Chauthi Koot: A layered, profound film

The film is about evoking the all pervasive atmosphere of doom in post Operation Bluestar days in Punjab.

August 04, 2016 05:29 pm | Updated September 20, 2016 11:13 am IST

Much of the power of Chauthi Koot is in that which is not spelt out or spoken of, but which the audience is made to feel and live through, along with the characters — their lives and relationships — on screen.

Gurvinder Singh brings together two stories by Sahitya Akademi Award winner writer Waryam Singh Sandhu - Chauthi Koot and Hun Main Theek-Taak Haan (I Am Feeling Fine Now). The film opens with two friends Jugal and Raj (noticeably Hindus), in a rush to travel from Ferozepur to Amritsar. On having missed the train they force themselves into the guard’s compartment of another. The cubicle already has a handful of other passengers on board - Sikhs as well as Hindus. That small space, shared by many, becomes the repository of the fears and suspicions that each of them harbours, for the other. The unease in this microcosm reflects the communal tension outside. The desolate railway platform, the sound of the cops’ boots and the shoeshine boy keeping on with his job — the sense of foreboding is palpable, in the air.

With a flashback the film then moves onto another story, about Jugal getting lost with his wife and daughter in the outskirts of a village. Should they knock on the door of the isolated house nearby? Will the family help on hearing the ominous sound? This short link-up incident is all about the basic humanity and goodness that helps people rise above the petty suspicions and frictions.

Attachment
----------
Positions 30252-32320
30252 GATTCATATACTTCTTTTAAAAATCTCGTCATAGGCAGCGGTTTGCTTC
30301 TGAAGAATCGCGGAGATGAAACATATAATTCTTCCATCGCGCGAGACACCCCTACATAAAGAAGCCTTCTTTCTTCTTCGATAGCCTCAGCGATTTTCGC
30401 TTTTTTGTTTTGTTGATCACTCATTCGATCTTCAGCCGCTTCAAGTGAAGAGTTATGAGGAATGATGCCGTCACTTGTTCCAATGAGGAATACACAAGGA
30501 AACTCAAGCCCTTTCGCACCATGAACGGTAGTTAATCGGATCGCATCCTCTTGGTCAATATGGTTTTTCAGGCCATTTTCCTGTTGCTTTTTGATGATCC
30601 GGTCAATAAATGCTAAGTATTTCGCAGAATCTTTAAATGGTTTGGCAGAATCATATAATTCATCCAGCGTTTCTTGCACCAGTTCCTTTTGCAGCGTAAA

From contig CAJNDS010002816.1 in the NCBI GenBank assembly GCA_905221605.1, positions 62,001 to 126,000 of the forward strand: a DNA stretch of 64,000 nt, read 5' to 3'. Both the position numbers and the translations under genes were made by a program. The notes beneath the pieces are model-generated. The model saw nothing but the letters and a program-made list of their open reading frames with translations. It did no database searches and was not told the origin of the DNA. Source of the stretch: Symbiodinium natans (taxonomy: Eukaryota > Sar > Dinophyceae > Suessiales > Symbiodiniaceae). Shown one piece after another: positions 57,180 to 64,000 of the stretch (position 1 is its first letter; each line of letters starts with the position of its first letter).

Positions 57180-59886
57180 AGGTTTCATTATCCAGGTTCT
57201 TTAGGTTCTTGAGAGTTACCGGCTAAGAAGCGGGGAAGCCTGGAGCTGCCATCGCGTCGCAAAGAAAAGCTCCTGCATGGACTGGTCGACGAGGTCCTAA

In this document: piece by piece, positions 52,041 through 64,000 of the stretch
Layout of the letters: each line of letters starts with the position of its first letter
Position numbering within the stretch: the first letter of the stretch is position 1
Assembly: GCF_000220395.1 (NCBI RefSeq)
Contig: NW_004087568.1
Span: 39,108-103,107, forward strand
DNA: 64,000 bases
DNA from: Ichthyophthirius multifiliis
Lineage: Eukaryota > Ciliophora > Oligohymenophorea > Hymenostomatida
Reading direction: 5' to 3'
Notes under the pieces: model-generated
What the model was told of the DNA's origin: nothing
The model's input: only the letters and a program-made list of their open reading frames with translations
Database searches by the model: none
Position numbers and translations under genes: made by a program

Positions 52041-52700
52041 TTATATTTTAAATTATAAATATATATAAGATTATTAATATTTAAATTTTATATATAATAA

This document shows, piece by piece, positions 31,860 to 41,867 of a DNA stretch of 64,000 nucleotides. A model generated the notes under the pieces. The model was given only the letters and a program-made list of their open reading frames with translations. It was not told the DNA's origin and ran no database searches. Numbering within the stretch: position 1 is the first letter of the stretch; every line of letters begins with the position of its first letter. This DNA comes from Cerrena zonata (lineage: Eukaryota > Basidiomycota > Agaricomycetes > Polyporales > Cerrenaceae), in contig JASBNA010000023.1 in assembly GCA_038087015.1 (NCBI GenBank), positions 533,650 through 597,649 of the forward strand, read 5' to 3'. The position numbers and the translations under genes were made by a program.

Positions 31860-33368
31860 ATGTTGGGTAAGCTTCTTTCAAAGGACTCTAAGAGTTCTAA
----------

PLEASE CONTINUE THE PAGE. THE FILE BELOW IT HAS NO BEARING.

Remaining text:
And then, in a case of story within a story within a story, Chauthi Koot moves on to an extremely poignant tale of the family in the isolated house; and its trusted pet, a dog called Tommy. A dog who shouldn’t bark as per the militant diktat; who is also at the receiving end of the annoyance and irritation of the armed forces.

On a greater level the film is about evoking the all pervasive atmosphere of doom in post Operation Bluestar days in Punjab — the air full of fear, suffocation, insecurity and distrust. The violence is implicit and deeply embedded than overt. What the film tries to put on screen is the consequences of that violence - the trauma of ordinary lives caught between the militants and the armed forces. For them there is little that separates the protectors from the intruders.

Gurvinder is austere in his filmmaking. There are no dramatic highs, no flourishes, never any excesses. In fact the cutting off of clutter - visually, in the spoken word and the performances - makes the film that much more layered and profound. The sparseness is redolent with meaning; the tranquil frames brim over with turmoil. The vacant, impassive faces of the actors signify suppression, the long takes build up the nervous tension and the unhurried pace heightens the urgency. Gurvinder observes pain and anguish from a distance than zoom in on it. Then there is the verisimilitude evident in the organic actors who seem to have been picked up from the villages, streets and fields of Punjab than from an acting school and in little touches and throwaway scenes, like that sleeping child hanging on the father’s shoulder.

The most important figure is the dog. It eventually becomes a metaphor of sorts: the spirit within us, caught in the crossfire of brutality, of the separatists as well as the state forces. The question it leaves us with is that in such trying situations will we end up our dilemmas by silencing and throttling the dog within us or will we let it bark freely?

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